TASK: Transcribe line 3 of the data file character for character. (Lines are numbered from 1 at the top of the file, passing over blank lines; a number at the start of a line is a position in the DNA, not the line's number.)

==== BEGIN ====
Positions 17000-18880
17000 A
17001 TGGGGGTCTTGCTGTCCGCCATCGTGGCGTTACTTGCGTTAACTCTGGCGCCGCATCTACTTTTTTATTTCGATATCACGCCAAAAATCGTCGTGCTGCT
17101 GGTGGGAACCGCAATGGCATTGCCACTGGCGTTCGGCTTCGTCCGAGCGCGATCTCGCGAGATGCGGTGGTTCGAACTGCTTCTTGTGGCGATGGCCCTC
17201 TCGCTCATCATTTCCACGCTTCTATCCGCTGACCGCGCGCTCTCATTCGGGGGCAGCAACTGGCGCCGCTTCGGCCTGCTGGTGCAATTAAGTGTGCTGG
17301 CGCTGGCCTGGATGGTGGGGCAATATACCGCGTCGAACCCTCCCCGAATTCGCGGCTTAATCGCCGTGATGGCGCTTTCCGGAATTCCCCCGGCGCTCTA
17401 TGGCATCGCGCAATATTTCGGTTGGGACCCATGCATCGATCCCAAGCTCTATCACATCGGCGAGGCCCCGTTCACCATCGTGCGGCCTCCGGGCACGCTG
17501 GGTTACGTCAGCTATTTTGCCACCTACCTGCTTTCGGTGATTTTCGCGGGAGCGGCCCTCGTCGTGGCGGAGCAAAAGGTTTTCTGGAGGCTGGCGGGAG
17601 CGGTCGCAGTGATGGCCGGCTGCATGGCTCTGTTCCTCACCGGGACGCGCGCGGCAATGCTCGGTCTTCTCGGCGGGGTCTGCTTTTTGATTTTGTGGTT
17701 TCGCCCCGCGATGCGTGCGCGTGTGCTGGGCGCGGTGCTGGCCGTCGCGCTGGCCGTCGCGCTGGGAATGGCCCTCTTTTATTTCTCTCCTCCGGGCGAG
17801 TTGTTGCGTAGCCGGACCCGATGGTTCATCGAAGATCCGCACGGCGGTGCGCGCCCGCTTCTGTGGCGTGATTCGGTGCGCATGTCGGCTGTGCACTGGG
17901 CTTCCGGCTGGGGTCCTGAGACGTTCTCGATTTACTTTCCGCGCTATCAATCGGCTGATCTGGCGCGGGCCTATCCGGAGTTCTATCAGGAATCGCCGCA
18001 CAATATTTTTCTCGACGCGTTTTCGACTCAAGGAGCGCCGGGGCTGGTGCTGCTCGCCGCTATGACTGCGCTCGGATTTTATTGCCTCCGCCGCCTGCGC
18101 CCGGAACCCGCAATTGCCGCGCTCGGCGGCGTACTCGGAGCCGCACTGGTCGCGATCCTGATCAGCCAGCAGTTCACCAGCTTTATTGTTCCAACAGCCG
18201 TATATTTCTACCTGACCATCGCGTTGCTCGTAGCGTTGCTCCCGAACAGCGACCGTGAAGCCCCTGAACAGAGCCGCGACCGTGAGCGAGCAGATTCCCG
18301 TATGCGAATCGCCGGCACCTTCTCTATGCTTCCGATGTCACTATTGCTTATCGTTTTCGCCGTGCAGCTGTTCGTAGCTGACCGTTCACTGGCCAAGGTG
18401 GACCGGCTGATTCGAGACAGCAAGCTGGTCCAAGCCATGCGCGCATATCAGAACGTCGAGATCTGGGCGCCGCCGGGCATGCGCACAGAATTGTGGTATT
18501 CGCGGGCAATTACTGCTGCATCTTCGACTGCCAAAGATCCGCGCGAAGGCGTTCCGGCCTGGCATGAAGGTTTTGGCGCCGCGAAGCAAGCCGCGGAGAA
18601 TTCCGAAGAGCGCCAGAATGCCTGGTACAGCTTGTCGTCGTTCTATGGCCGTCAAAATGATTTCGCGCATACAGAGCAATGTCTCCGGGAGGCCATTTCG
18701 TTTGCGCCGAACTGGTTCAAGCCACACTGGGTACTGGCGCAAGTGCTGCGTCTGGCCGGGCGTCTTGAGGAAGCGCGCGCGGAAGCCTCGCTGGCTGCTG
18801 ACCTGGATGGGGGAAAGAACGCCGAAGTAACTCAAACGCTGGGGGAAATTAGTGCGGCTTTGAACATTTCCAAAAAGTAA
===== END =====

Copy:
17001 TGGGGGTCTTGCTGTCCGCCATCGTGGCGTTACTTGCGTTAACTCTGGCGCCGCATCTACTTTTTTATTTCGATATCACGCCAAAAATCGTCGTGCTGCT